Africa's Economic Survival Amid EU's New Carbon Tax

Africa’s Economic Survival Amid EU’s New Carbon Tax [PBA Editorial]

4 mins read

There is so much that $25billion dollars can do for Africa. While the African Development Bank’s (AfDB) $25billion Fund is projected to help the continent overcome food insecurity in five years, the International Energy Agency (IEA) states that an annual investment of $25billion is needed in Africa for the people of the continent to have full access to electricity. This is to mention just a few critical sectors that readily provide the opportunity cost for the princely sum which is what Africa, according to the AfDB President, Akinwumi Adesina, risks losing directly to the European Union’s Carbon Border Adjustment Mechanism (CBAM).

While drumming home the implications of the new EU trade policy, the development bank chief pointed out that the mechanism could significantly constrain Africa’s trade and industrialization progress by penalizing value-added exports including steel, cement, iron, aluminium and fertilizers. He was emphatic that “With Africa’s energy deficit and reliance mainly on fossil fuels, especially diesel, the implication is that Africa will be forced to export raw commodities again into Europe, which will further cause de-industrialization of Africa”.

European Union in an attempt to level the playing field for all businesses operating in the bloc and prevent EU-based companies from being undercut by competitors in more-polluting regions of the world, CBAM is being introduced for importers to pay a carbon price equivalent to that paid by European producers under the EU Emissions Trading System (ETS). The European Commission describes the CBAM as its “landmark tool to fight carbon leakage”. Carbon leakage occurs when industries based in the EU move carbon-intensive production abroad to countries where less stringent climate policies are in place.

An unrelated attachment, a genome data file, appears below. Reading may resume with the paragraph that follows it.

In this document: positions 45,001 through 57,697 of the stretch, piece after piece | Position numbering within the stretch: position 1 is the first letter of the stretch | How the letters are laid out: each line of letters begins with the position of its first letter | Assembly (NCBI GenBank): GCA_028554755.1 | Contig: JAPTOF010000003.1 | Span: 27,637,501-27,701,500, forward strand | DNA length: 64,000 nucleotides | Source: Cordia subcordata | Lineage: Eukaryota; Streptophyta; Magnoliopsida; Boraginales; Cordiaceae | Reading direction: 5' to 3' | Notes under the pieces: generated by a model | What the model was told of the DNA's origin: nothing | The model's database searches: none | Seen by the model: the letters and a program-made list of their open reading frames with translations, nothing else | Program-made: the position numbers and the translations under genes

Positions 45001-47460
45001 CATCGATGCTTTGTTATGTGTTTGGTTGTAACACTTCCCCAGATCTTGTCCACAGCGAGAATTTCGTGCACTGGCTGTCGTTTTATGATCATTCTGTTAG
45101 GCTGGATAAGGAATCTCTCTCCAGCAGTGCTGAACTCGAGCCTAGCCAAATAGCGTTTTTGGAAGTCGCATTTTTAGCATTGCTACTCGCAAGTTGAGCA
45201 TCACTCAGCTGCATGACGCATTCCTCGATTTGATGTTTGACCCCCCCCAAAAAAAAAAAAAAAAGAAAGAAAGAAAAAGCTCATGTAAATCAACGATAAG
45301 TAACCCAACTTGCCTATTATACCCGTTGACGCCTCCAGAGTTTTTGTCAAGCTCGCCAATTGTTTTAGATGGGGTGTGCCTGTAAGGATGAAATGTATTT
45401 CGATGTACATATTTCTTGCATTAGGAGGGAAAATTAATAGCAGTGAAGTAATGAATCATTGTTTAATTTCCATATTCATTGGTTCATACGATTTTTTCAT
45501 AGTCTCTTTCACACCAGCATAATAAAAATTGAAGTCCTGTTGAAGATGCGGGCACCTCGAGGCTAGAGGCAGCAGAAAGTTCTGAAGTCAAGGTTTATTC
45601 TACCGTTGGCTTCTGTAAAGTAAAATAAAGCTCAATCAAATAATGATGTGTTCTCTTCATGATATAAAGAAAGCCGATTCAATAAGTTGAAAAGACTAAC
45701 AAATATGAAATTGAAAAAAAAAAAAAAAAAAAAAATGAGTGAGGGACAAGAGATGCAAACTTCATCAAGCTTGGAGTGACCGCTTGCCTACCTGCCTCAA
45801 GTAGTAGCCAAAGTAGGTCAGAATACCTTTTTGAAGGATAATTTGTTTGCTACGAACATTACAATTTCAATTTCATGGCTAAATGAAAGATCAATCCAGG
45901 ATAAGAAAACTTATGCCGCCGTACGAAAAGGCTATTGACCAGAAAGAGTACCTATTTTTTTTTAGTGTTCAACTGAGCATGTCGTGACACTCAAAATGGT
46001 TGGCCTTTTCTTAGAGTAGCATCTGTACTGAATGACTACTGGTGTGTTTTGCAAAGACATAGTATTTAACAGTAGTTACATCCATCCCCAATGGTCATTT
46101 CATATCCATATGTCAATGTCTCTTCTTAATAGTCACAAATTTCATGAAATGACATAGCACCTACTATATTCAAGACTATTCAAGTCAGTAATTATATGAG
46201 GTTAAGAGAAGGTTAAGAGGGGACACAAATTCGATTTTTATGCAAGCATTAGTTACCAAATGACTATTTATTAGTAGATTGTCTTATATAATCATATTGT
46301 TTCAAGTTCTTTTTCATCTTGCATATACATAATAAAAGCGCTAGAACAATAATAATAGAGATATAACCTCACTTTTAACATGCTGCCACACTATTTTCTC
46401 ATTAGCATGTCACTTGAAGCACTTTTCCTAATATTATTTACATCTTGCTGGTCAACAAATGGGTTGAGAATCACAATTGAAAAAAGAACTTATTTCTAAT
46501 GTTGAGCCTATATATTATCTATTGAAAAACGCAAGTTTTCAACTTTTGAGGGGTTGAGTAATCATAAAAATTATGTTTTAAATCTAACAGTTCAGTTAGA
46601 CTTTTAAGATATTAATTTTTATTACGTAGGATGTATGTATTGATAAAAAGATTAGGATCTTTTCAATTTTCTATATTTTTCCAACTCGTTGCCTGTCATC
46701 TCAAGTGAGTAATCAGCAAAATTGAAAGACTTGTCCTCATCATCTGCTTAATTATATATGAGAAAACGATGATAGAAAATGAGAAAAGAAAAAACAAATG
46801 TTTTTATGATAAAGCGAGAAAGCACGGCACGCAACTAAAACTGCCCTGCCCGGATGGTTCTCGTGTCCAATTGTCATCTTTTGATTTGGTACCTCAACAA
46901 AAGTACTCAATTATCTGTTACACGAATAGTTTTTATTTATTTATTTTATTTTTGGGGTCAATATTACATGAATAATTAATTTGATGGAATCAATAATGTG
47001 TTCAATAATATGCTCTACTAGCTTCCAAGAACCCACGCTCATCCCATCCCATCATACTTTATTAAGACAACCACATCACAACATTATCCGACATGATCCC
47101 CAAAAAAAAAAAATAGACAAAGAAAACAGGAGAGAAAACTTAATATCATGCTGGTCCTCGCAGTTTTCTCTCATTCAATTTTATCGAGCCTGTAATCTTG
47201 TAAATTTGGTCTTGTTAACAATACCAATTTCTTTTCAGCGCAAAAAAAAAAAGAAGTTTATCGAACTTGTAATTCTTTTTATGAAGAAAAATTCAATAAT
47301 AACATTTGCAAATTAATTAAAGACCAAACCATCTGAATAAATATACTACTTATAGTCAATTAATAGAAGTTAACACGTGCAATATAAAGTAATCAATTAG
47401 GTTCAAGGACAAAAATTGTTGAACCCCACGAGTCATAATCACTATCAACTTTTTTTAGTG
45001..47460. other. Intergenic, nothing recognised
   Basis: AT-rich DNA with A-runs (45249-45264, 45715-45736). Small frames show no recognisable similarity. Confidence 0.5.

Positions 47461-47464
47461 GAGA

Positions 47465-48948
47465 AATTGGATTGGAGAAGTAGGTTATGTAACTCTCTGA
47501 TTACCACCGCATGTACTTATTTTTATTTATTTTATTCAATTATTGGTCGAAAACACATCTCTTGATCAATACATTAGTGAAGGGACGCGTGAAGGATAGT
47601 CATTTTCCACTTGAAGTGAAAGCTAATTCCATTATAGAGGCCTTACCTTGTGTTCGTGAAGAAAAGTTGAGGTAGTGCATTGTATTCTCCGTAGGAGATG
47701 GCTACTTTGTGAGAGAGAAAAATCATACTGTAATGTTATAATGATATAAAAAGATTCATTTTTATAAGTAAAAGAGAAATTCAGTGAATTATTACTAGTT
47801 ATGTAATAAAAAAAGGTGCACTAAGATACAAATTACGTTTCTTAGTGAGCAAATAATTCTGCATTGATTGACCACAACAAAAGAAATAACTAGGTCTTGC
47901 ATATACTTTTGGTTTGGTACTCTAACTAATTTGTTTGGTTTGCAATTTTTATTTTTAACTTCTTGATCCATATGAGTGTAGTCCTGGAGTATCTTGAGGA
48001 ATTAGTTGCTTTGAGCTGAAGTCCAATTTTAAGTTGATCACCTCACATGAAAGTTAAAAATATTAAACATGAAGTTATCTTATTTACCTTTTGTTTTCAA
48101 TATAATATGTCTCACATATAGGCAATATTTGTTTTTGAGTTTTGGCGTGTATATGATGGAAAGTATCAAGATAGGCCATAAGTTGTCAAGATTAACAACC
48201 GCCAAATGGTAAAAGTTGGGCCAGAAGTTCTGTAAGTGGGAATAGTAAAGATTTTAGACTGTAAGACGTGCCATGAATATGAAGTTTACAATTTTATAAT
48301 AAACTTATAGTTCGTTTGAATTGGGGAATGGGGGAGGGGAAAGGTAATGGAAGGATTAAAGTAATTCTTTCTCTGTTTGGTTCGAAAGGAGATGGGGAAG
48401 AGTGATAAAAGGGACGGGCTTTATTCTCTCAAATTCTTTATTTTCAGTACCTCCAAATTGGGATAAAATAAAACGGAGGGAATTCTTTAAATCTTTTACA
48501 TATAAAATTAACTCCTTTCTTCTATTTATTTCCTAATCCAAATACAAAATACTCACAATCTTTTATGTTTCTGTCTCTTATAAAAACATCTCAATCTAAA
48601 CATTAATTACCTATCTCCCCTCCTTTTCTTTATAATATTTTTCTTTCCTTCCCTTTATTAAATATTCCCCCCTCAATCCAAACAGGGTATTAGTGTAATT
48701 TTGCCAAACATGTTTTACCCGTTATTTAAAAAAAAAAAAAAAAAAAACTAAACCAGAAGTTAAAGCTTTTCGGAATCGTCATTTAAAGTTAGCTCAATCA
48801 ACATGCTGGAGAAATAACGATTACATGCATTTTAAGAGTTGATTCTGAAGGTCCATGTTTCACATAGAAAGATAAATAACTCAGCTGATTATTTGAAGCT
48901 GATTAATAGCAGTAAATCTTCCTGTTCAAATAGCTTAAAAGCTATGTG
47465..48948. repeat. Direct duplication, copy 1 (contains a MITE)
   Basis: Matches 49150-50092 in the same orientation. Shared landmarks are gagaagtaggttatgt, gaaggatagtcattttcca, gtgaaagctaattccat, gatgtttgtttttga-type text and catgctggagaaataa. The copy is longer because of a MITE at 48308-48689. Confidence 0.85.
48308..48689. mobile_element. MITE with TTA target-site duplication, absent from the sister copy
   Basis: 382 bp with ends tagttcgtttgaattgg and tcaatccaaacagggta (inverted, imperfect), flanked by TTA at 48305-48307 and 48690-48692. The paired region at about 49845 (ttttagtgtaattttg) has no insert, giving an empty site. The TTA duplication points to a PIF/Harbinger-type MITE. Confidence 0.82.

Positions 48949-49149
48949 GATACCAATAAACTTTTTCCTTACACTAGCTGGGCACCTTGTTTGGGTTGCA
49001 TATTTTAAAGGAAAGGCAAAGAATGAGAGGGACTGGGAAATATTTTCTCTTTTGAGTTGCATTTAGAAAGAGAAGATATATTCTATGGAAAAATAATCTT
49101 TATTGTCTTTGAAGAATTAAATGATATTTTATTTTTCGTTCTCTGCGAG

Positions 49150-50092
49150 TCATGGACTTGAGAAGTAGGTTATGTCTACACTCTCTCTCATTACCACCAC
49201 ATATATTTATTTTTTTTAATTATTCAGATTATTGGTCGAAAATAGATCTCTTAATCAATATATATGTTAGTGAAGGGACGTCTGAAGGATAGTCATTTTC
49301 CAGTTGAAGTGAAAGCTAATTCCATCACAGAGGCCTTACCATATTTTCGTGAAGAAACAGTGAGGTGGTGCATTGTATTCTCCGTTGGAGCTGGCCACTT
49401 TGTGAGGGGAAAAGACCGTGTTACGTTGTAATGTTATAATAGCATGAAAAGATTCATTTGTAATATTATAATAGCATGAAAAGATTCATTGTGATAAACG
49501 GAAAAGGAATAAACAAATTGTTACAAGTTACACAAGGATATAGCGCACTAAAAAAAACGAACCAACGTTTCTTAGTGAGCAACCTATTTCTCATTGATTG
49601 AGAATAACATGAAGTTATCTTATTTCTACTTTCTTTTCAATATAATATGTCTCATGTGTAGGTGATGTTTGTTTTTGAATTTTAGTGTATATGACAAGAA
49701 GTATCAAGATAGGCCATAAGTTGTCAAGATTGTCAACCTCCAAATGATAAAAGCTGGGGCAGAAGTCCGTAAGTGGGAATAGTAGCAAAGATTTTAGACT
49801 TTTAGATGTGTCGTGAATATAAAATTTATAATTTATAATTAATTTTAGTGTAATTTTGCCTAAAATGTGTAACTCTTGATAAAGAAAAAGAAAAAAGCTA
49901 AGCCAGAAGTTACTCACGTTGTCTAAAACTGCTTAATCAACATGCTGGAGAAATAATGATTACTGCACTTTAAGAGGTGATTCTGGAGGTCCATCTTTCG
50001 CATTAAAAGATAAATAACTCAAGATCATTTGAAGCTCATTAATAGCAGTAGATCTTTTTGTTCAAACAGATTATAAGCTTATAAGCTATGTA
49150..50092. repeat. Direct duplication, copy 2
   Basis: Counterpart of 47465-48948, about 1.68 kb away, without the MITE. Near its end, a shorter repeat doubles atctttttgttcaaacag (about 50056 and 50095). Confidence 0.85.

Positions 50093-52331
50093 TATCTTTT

The CBAM, which came into force on the 1st of October, will initially apply to imports of certain goods and selected precursors whose production is carbon intensive and at the most significant risk of carbon leakage – cement, iron and steel, aluminium, fertilizers, electricity, and hydrogen. Although the mechanism is primarily targeted at big carbon polluters like China and Russia, who are also among the EU’s geopolitical rivals, African countries will suffer collateral damages to the tune of at least $25billion per annum. A report jointly produced by the African Climate Foundation (ACF) and the Firoz Lalji Institute for Africa at the London School of Economics and Political Science (LSE), the application of CBAM to all imports would lead to a 5.72 per cent reduction in exports from African countries to the EU. This would correspond to a decline of the continent’s GDP by 1.12 per cent, amounting to Euro 31 billion based on African GDP levels in 2021.

Given that the EU is primarily an import-export market for African countries, the new levy could cause a fall in exports from Africa to the EU of aluminium by up to 13.9 per cent, iron and steel by 8.2 per cent, fertilizer by 3.9 per cent and cement by 3.1 per cent. Washington DC-based Center for Global Development already forecasts that Mozambique’s GDP would drop by about 1.5 per cent due to the tariff on aluminium exports while Mauritania and Senegal would incur heavy losses. These are grim statistics over which the continent must not rest easy. Given that African countries rely heavily upon and are being encouraged to add value to these commodities for increased foreign exchange earnings, any decline in their exports would result in reduced government revenues, which, in turn, would hamper government spending on critical projects, including essential social development initiatives such as education and healthcare.